Reform or Revolution


The People
January 27, 1996
Vol. 105 No. 18


Jan. 26 marks the 100th anniversary of the occasion on which Daniel De Leon delivered what turned out to be one of the most important addresses of his career. Whether he thought of it in those terms as he was preparing his remarks, or as he delivered them, may never be known. However, it is safe to assume that he considered the occasion for them as important to the future development of the socialist movement. It is also clear that his audience expected them to be worth hearing and preserving, for they arranged to have a stenographer take them down, and they wasted no time in having De Leon's speech printed as a pamphlet.

The audience De Leon addressed in Wells Memorial Hall that winter's day was composed primarily of members of the sections of the Socialist Labor Party that existed in Boston at the time. The Boston sections were then in the midst of reorganizing themselves following a local election campaign in which their candidates did not do as well as had been hoped. The membership was convinced that their failure to do better was linked to the confusion that then existed among many workers over the reform aims of the Populist Party and the revolutionary goal of the SLP -- a confusion to which the capitalist press and some of their own members had contributed.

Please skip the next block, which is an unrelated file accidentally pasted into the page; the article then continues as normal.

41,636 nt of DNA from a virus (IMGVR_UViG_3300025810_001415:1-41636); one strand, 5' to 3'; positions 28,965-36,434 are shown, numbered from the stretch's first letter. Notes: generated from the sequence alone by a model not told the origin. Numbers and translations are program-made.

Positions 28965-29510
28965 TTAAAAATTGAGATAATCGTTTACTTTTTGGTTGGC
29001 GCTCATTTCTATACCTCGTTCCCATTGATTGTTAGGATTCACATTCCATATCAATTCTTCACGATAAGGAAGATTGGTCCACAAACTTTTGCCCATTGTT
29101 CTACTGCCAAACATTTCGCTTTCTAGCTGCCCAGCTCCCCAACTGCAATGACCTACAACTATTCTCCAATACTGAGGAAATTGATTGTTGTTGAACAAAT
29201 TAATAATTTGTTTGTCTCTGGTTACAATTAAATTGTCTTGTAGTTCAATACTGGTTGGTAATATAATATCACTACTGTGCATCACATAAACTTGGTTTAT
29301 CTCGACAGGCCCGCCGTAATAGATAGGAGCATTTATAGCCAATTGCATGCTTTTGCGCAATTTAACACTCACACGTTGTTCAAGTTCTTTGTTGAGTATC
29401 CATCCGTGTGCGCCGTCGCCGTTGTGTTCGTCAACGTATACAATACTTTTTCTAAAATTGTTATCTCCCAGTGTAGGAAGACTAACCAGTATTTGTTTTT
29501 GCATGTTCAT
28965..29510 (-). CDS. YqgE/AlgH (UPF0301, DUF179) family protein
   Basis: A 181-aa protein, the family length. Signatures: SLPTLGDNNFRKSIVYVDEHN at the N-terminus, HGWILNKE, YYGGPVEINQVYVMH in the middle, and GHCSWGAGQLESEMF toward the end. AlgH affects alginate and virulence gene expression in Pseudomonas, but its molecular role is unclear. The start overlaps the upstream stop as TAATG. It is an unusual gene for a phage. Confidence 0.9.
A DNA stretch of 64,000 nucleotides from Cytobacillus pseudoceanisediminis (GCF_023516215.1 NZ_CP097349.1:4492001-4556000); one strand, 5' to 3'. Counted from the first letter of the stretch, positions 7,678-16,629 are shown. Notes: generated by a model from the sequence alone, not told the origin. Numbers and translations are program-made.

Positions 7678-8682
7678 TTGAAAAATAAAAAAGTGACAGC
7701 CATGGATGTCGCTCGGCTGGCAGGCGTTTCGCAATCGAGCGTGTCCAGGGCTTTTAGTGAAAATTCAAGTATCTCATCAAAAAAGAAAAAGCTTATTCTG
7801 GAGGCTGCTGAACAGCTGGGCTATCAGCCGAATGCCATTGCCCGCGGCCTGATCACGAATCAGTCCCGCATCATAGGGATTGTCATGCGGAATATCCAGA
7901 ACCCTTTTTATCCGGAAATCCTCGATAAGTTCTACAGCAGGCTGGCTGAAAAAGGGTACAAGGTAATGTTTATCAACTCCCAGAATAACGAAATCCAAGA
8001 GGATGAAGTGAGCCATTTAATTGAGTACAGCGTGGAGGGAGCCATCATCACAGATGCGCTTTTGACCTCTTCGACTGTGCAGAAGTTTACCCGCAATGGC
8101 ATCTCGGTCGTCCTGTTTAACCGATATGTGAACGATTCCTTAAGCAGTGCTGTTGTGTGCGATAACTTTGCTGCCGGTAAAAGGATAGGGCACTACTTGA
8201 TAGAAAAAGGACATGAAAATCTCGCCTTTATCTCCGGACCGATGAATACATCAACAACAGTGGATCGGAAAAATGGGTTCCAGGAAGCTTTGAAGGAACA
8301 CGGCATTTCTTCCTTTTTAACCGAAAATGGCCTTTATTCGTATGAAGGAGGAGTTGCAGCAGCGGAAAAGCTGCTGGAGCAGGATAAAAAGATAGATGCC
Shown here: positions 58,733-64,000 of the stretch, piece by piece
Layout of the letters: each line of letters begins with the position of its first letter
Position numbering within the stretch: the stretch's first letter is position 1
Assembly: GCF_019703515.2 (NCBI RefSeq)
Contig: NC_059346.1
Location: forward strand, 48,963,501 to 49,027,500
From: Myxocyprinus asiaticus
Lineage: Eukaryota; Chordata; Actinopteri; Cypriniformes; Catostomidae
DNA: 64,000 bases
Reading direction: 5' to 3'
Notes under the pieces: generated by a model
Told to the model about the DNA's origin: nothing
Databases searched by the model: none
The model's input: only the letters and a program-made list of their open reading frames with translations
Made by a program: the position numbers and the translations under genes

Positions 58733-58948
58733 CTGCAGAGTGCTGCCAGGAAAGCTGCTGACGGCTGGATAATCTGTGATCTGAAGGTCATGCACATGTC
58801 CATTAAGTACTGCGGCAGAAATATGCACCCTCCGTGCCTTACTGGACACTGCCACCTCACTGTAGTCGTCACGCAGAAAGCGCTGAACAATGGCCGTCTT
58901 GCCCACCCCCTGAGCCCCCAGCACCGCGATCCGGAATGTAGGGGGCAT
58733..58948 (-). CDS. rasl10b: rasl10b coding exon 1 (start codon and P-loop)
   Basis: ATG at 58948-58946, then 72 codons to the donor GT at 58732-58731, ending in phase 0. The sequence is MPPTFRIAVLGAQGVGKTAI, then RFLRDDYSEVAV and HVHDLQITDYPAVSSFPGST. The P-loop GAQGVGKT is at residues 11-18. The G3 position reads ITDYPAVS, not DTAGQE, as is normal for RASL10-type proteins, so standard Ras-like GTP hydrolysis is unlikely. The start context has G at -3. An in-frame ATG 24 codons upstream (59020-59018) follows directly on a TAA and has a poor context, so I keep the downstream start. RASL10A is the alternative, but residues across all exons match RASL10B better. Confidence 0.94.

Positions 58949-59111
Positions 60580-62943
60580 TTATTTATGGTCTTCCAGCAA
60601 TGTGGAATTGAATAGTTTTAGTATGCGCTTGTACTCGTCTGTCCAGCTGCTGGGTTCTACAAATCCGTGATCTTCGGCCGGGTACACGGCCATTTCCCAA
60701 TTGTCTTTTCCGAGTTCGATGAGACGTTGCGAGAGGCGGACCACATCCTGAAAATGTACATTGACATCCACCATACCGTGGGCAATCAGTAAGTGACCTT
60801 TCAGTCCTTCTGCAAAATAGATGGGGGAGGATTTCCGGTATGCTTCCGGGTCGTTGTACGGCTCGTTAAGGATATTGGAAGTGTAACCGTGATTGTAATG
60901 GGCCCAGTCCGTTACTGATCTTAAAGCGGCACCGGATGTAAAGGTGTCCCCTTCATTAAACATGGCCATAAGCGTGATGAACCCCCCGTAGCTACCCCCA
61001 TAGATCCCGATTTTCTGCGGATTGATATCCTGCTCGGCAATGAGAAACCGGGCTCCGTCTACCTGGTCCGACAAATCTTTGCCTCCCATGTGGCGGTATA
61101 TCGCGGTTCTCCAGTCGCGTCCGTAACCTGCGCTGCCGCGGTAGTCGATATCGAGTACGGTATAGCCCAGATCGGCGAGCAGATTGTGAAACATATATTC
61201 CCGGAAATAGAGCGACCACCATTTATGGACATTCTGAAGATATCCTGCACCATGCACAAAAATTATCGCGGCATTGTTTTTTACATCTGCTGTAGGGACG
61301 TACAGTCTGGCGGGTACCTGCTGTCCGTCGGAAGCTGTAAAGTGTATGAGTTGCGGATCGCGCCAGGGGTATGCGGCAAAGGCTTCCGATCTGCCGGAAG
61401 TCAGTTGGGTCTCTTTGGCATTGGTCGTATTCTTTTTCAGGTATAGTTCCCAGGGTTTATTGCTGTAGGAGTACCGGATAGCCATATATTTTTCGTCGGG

Hence, De Leon did not have to be told precisely what the Boston Socialists expected from him. He came well prepared because he knew, as he put it, "that part of the purpose of the invitation was for me to come here to tell you upon what lines we in New York organized, and upon what lines we 'wicked' Socialists of New York and Brooklyn gave the capitalist class last November the 16,000-vote black eye." What followed almost certainly exceeded the expectations of those who were there to hear.

In this centennial year of that address, what De Leon had to say to his Boston audience deserves more, it demands a detailed review and analysis. For now we only wish to mark the occasion for the record. In a future issue, however, we will have more to say about the enduring importance and relevance of this extraordinary contribution to socialist literature Daniel De Leon's REFORM OR REVOLUTION.